Columbia River

River Deposits

Water is the most destructive force on earth in the long term. Given enough time, water will tear down the most massive mountain range. But it can also create; the White Bluffs are the result of the ancestral Columbia River leaving deposits in its path, but eventually the river will tear them down, as well.

The ancestral Columbia River repeatedly changed its course over the past fifteen million years and left deposits of gravel, sand, silt and clay. The deposits were the result of the ancestral river’s growing restriction in the low areas of the Pasco Basin and lower Yakima Valley as the rising ridges of basalt grew. These processes changed the course of the Columbia River from a southerly direction (toward Yakima and Goldendale) to an easterly direction (toward Wallula Gap) and left behind the Ringold Formation. Later, regional uplift in the western United States caused the river to cut through its own earlier deposits (the Ringold Formation), exposing the Monument’s signature White Bluffs.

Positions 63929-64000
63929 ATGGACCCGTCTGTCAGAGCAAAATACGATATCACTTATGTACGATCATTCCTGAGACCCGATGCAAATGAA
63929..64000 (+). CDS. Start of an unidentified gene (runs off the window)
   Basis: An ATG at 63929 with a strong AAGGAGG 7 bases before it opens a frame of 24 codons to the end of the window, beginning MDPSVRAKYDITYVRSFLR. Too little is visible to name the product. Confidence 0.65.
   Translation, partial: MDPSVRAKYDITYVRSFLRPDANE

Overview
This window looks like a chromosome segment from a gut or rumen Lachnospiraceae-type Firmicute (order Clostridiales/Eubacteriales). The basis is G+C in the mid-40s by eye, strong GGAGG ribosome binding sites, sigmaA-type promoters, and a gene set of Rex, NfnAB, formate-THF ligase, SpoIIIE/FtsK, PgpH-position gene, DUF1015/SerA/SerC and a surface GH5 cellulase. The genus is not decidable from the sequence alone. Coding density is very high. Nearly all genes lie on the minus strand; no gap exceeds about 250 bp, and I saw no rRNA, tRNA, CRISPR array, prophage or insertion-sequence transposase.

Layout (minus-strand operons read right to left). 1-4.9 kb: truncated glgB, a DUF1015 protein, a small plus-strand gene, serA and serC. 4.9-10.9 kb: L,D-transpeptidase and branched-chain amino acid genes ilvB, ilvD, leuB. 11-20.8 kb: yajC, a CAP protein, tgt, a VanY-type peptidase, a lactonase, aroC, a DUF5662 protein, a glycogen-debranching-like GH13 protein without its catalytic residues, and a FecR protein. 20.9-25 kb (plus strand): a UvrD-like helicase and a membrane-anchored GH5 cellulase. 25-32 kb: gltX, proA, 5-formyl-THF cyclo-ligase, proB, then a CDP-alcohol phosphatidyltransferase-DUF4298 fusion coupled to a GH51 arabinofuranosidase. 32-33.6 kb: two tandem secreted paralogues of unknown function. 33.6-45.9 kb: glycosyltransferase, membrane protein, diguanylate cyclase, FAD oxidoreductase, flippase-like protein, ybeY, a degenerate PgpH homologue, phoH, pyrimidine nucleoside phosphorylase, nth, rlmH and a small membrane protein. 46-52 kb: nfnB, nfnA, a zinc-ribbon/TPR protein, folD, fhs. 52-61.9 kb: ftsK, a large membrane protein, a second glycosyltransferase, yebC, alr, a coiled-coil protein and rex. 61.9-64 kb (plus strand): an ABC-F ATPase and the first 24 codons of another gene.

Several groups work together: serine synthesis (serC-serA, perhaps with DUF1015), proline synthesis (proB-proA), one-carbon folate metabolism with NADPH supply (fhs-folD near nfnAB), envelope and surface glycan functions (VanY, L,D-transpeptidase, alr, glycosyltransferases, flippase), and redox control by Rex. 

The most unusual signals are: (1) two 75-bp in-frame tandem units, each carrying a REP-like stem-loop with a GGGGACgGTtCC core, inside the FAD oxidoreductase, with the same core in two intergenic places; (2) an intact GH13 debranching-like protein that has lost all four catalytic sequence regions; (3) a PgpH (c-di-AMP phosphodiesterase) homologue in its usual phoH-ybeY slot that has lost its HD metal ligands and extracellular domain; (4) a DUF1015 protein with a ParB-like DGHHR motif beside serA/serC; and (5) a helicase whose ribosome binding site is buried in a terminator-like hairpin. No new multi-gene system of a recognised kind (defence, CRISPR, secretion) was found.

Today the Columbia River continues its erosion. The force that first exposed the White Bluffs is now wearing away its base. Groundwater, along with irrigation water seeping into the ground from northeast of the bluffs, makes them unstable. The result is the White Bluffs are sliding and sloughing into the Columbia River, giving back its ancestral deposits.